In the recent case of McGuinness v Norwich and Peterborough Building Society, the High Court considered whether the terms of a guarantee created liability as a debtor or liability in damages on the guarantor's part. A schedule of amendments to a building contract prepared by an employer's solicitor will often require the contractor to procure from its immediate or ultimate parent company a deed of guarantee in the employer's favour. The contractor's parent company will guarantee to the contractor's employer that the contractor will comply with its obligations under the building contract.

The court decided that, if the guarantee requires the contractor's parent company to comply with its obligations as "principal obligor", instead of simply as surety, it will create a debt in favour of the employer who has the benefit of the guarantee, rather than simply giving the employer the right to sue the parent company for damages. The decision suggests that it will usually make sense to include an indemnity in a guarantee to make the guarantor liable as principal debtor. If a creditor is owed a debt by a guarantor, it can pursue the debt without needing to obtain a judgment against the guarantor by using a statutory demand and insolvency proceedings.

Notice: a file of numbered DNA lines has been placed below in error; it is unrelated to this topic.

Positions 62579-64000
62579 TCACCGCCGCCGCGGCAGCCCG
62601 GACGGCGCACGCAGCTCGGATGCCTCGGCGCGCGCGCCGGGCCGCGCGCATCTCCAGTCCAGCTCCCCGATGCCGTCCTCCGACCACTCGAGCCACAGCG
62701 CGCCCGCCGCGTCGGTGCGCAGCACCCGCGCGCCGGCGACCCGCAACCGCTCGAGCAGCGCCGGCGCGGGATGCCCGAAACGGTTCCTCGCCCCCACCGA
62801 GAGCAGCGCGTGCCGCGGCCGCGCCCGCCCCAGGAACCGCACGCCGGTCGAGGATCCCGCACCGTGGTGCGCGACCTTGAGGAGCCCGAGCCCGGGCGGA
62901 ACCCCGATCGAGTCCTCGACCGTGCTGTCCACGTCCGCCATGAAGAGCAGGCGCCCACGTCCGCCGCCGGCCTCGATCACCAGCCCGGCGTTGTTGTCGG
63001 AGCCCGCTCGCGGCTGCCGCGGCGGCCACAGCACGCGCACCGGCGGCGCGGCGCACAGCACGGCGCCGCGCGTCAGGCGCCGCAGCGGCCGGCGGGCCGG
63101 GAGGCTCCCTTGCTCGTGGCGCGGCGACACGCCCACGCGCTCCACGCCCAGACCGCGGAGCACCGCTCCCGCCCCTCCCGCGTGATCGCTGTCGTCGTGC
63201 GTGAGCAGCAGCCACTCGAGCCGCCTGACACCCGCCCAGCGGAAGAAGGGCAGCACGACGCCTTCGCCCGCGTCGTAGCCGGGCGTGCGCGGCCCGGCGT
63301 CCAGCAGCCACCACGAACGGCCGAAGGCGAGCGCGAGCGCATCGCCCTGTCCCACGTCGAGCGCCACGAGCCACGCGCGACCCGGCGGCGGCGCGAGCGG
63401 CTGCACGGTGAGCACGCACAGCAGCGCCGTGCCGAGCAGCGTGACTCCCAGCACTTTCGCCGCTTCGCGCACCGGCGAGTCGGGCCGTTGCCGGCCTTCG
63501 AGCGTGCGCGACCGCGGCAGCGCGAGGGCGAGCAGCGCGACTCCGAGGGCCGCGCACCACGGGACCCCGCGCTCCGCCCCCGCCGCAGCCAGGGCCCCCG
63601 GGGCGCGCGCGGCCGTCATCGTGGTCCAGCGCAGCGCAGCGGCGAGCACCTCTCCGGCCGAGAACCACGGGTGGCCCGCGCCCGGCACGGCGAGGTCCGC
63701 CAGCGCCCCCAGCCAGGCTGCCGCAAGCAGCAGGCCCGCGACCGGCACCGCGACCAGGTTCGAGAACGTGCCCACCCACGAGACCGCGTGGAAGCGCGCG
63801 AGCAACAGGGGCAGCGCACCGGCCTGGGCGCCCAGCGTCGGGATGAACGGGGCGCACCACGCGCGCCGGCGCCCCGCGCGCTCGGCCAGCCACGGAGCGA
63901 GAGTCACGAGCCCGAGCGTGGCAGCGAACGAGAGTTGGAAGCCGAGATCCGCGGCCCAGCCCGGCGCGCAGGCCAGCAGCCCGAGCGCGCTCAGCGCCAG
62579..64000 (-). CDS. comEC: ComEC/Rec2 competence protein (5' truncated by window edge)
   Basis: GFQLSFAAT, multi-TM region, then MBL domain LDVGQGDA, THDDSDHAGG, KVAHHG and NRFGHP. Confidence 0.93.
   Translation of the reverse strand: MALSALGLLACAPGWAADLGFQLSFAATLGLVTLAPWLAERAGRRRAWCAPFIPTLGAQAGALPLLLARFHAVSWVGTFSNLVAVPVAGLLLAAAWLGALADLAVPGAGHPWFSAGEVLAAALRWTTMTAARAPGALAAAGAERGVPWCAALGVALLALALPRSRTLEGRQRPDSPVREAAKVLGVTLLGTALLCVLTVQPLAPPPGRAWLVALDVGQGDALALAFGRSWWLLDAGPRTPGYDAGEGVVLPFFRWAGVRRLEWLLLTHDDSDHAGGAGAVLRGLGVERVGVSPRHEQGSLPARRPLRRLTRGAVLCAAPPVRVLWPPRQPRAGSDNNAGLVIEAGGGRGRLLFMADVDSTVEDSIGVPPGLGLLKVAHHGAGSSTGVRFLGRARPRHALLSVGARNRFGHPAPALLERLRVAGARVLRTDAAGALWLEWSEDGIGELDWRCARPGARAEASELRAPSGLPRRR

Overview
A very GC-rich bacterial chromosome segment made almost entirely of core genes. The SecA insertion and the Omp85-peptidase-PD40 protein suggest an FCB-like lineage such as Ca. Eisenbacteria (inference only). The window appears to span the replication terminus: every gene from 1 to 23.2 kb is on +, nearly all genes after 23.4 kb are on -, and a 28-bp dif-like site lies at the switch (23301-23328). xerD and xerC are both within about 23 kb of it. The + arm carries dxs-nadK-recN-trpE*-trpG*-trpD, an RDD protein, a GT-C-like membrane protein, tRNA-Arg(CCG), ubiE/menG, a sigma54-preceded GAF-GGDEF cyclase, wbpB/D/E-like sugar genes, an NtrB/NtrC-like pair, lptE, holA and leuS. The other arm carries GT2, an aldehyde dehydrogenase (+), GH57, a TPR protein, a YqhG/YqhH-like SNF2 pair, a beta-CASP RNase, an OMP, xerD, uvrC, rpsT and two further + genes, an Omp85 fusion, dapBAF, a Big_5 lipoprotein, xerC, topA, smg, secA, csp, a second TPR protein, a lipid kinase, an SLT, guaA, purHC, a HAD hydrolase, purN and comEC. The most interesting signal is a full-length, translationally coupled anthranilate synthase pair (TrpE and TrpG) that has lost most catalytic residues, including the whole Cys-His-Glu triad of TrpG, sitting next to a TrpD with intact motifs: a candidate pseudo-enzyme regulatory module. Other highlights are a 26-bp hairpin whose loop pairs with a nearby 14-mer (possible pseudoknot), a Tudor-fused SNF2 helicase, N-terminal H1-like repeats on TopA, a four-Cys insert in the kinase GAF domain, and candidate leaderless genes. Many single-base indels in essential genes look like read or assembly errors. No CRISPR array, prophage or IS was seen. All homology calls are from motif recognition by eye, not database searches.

Previous decisions of the High Court suggested that a creditor needs to obtain a court judgment in its favour before being able to use its right to claim damages from a guarantor to form the basis of a statutory demand or insolvency proceedings. The judgment in McGuinness v Norwich and Peterborough Building Society does not directly overrule the previous decisions of the High Court, but it does throw doubt on them. In this case, the court suggested that, if the amount of a claim for damages is sufficiently certain, it will be appropriate to treat the claim as a liquidated claim that is able to be the subject of a statutory demand.